Sumit Chaudhary, left, and Kanwar Singh Nalwa of Iowa State University and the U.S. Department of Energy's Ames Laboratory. Photo: Leah Hansen/ISU
Polymer Solar on the Road to Commercial Viability
When it comes to solar panels, one-size-doesn't-fit-all. Sometimes what you need it maximum efficiency (such as on a satellite) at whatever cost, but sometimes low-cost and flexibility are paramount. Polymer solar cells aren't yet commercially viable, but they show a lot of promise when it comes to those latter characteristics, and thanks to breakthroughs from labs all around the world, they could one day become ubiquitous. One such advance comes from the Iowa State University and the Ames Laboratory. Read on for details.
[Sumit Chaudhary, an Iowa State assistant professor of electrical and computer engineering and an associate of the U.S. Department of Energy's Ames Laboratory,] said the key to improving the performance of solar cells made from flexible, lightweight and easy-to-manufacture polymers was to find a textured substrate pattern that allowed deposition of a light-absorbing layer that's uniformly thin - even as it goes up and down flat-topped ridges that are less than a millionth of a meter high. 'Our technology efficiently utilizes the light trapping scheme, and so solar cell efficiency improved by 20 percent.'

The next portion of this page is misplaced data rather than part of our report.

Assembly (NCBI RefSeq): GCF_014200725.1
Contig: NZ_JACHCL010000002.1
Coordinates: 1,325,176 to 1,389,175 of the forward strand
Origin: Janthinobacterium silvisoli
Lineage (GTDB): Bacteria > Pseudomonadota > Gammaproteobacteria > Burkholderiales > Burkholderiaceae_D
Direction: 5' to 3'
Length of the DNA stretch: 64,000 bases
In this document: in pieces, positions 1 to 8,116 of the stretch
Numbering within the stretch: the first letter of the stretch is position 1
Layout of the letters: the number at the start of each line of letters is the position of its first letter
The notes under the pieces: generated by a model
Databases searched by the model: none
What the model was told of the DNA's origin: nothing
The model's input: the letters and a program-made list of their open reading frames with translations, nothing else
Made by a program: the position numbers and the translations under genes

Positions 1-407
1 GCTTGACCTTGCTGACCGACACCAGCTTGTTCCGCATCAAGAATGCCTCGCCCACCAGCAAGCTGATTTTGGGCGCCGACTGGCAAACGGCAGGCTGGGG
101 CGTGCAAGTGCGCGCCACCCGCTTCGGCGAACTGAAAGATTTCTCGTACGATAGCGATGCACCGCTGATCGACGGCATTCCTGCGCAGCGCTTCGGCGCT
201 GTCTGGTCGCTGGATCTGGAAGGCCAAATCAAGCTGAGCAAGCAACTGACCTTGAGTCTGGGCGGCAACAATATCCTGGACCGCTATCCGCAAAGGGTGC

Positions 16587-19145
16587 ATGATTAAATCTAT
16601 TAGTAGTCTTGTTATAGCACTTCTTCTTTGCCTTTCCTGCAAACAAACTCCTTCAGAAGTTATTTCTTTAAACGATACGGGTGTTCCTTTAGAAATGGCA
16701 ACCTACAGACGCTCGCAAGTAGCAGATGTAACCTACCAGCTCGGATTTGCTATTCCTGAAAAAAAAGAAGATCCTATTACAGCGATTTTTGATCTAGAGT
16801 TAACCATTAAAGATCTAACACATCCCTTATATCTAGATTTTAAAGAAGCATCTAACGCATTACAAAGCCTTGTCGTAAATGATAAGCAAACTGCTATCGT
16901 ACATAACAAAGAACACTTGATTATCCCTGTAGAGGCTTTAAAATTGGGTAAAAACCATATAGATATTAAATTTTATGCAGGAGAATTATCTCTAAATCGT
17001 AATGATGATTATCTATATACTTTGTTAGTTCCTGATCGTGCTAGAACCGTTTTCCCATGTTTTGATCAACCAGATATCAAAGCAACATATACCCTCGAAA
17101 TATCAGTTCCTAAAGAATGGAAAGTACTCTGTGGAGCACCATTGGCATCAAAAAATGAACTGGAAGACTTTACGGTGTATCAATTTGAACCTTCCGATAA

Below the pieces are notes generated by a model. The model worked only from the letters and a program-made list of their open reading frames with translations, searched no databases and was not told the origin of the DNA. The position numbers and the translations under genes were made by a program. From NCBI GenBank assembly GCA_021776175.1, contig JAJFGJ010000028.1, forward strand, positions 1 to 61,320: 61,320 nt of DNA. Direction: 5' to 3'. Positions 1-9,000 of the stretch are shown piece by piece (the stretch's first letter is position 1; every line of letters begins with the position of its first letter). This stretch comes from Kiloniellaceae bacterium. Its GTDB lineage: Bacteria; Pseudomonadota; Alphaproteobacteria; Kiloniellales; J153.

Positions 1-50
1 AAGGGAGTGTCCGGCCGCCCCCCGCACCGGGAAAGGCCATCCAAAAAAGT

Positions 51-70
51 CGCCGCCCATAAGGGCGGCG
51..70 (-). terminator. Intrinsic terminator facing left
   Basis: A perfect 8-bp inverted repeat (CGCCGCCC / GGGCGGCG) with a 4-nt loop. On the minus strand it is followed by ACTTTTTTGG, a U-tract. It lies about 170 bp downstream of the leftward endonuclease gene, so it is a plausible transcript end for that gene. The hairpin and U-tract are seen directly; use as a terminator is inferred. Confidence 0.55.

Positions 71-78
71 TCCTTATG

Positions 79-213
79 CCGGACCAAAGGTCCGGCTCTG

Tests also showed that light in the red/near infrared band edge was captured at a rate 100 percent higher than with flat cells.
Trapping More Light
So this special layer makes the polymer cell capture more energy not by directly converting a higher percentage of light into electricity, but by capturing more light to begin with so that even if the ratio of converted light isn't higher, the total amount of energy produced is still higher. This is a great way to do things because if you can then improve the conversion efficiency of the cell, you get a compounding effect.
It works a bit like: New Solar Cell is 98% Plastic and Catches a Record-Breaking 96% of Incident Light, which uses another way to capture more light (nanowires, instead of this textured layer).
Via Iowa State University
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